French fries, gravy and cheese curds: three things that make health experts cringe, but which many Canadians can’t resist when the ingredients are combined to create poutine.
“It’s everybody’s guilty little pleasure but nobody’s thought to celebrate it,” says Kevin McHale, events co-ordinator for the Sparks Street Mall.
In a city that has festivals celebrating everything from tulips to dragon boats, Sparks Street businesses will be hosting Ottawa’s first ever Poutine Festival from Nov. 15-17.
“I’ve always been amazed when we come along with something like this and people jump on it so quickly. It tells me that they’re just as hungry – pun intended – as we are for putting these things together,” says Les Gagne, the mall authority’s executive director.
The group hopes to get about 25 poutine vendors set up over three blocks between Elgin and Bank streets. In addition to local merchants, the festival will offer live entertainment and a “Great Canadian Fork Off” poutine-eating contest. Out of five contestants, one human garbage disposal will be awarded a big, fork-shaped trophy.
“Our plan is to basically take the same approach as we’ve done in the past with Ribfest,” Gagne says.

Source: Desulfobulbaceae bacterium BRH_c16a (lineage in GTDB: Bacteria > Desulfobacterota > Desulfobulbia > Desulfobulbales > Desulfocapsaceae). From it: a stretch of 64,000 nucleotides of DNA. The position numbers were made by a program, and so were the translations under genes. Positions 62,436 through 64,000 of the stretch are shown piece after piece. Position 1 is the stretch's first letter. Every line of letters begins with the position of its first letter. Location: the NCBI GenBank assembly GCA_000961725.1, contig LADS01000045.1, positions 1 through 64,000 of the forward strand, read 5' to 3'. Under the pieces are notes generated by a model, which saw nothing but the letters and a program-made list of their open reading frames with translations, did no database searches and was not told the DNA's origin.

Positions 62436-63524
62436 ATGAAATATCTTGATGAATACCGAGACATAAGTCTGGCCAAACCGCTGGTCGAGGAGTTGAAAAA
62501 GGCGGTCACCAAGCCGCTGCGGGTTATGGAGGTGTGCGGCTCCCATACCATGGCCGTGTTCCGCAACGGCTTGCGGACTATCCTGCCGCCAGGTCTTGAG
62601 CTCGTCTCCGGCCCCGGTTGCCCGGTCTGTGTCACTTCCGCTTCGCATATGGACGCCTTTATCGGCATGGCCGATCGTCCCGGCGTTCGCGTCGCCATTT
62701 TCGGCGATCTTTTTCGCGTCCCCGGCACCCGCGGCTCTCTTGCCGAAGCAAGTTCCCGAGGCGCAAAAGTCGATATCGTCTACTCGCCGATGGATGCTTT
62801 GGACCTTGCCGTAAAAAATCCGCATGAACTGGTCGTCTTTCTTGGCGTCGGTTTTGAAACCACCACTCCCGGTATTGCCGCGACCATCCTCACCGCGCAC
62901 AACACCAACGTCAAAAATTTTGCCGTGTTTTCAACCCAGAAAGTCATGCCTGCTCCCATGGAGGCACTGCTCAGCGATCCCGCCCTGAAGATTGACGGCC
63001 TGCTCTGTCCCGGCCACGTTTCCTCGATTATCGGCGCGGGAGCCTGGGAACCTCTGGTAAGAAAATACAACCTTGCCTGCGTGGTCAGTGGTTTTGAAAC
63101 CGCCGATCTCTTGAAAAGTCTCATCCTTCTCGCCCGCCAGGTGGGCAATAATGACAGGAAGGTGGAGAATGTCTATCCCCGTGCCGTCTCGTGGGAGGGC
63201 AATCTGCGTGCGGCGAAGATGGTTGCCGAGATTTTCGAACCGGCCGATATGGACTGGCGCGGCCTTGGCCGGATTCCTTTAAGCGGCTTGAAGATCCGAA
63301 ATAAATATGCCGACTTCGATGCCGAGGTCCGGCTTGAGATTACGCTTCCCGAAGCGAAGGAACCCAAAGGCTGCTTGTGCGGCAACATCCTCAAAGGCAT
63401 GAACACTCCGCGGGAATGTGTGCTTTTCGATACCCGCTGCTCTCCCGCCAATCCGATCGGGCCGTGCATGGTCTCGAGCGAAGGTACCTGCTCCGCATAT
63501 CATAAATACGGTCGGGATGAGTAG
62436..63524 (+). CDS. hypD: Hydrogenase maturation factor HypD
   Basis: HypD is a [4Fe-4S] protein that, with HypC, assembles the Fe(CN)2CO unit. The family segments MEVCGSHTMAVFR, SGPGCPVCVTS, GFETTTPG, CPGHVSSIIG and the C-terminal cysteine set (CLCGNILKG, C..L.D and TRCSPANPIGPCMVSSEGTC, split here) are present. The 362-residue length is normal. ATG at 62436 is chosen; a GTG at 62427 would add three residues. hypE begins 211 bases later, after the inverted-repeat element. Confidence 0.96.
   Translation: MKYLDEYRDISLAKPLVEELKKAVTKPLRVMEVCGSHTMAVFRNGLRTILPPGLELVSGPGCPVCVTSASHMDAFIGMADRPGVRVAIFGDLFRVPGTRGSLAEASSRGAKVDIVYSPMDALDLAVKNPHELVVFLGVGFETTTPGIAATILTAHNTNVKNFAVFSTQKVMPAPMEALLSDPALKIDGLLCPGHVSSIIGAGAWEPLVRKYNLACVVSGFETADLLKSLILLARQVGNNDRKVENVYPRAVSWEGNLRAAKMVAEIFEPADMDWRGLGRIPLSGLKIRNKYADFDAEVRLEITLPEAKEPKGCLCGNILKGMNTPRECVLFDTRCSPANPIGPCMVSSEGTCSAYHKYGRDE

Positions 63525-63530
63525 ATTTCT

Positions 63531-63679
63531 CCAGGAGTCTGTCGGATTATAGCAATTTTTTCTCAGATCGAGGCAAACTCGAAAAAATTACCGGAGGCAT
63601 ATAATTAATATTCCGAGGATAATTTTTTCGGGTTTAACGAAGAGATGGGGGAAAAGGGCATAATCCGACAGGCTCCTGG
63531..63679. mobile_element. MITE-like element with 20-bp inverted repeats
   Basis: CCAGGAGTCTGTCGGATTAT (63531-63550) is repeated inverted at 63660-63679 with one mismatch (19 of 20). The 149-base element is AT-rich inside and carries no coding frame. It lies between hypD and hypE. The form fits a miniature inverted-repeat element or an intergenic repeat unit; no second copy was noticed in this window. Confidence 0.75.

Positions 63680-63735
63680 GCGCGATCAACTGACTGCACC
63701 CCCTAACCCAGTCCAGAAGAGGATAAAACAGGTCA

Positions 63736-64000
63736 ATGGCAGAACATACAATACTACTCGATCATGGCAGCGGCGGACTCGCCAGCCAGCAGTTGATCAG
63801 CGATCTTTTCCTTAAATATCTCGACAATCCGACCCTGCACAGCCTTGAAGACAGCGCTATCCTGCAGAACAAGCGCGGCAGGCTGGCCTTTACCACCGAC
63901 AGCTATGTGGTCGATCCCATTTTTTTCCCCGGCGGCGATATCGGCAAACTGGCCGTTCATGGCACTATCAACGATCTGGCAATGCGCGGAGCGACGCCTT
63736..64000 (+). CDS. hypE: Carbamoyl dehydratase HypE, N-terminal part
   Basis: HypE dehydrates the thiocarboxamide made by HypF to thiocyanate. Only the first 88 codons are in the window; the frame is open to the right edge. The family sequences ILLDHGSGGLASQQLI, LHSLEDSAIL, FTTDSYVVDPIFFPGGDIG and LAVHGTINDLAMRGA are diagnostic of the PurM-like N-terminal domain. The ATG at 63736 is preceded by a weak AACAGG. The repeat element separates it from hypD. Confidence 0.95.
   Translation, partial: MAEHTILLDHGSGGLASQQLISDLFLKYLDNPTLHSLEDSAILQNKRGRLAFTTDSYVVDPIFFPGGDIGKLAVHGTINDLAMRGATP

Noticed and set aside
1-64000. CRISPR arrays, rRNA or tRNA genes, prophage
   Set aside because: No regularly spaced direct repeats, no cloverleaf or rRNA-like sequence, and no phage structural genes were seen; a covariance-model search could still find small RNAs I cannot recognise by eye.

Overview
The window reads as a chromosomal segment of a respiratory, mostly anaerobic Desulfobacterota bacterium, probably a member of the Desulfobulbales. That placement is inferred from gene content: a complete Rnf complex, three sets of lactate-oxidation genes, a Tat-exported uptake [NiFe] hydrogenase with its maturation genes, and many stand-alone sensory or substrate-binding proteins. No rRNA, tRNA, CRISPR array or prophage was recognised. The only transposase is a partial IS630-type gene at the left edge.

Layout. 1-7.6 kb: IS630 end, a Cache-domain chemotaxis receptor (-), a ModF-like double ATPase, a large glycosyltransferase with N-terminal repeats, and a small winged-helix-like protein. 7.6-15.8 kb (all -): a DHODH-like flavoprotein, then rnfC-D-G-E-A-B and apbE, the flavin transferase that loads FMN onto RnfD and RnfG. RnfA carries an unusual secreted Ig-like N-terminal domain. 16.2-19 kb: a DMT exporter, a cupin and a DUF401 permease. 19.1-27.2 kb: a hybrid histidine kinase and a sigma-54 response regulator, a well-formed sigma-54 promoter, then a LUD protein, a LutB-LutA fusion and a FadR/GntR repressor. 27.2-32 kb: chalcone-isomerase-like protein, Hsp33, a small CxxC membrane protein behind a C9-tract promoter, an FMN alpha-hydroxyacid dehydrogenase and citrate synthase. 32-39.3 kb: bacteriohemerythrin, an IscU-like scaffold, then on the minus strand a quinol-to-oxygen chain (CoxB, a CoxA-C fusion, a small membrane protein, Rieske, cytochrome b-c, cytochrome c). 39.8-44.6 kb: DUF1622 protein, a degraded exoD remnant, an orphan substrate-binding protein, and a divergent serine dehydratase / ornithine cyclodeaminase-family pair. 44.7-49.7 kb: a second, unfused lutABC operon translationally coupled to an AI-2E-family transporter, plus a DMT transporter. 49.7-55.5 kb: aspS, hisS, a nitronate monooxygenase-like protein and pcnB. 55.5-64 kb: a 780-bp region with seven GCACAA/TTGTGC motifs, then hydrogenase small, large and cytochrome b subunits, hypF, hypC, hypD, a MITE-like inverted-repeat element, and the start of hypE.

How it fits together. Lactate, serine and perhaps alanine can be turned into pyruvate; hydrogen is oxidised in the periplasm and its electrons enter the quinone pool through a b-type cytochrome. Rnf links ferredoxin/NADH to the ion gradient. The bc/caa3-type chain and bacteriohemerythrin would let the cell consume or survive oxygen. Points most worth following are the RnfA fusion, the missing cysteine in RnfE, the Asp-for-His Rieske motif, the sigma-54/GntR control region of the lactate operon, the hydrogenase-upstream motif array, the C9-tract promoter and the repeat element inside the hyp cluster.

“We want to extend it right down the length of Sparks Street over to Lyon. In our first year we’ll stick to the three blocks, featuring some of the best poutine in the capital, and obviously Gatineau.”
Normal invitations have been sent out to 20 of Ottawa’s top poutine merchants. An open invite has also been issued to the social network community, prompting citizens to nominate their favourites.
“With the demand and the love affair with poutine and cheese curd and all of that good stuff, we just felt that it might make a lot of sense to put together a festival to showcase this stuff, this great Canadian dish,” Gagne said.
The Elgin Street Diner is famous for its take on Canada’s dish and even boasts a badge on its menu claiming “Ottawa’s best poutine.”
Taking into account the countless poutine vendors and chip trucks dispersed in the ByWard Market area, it is no wonder that the dish has taken such a strong foothold in the city’s nightlife.
“It is a great way for people, especially students, to indulge in a snack that is simple and inexpensive,” says Brigette Laird, a second-year student at the University of Ottawa and poutine connoisseur.
“After living as a broke college student in Toronto, poutines became a meal I enjoyed trying all across the city,” says Laird. “Ottawa has provided the same opportunity to venture out with friends to new places to try what they have to offer.”
The Sparks Street Poutine Festival will be an open venue for poutine vendors across the city to showcase their dishes and compare with other sellers based on immediate citizen feedback.
“I think this is what [Poutine Fest] is all about, building a real neat community wide event hat we can all participate in and be apart of,” says Gagne.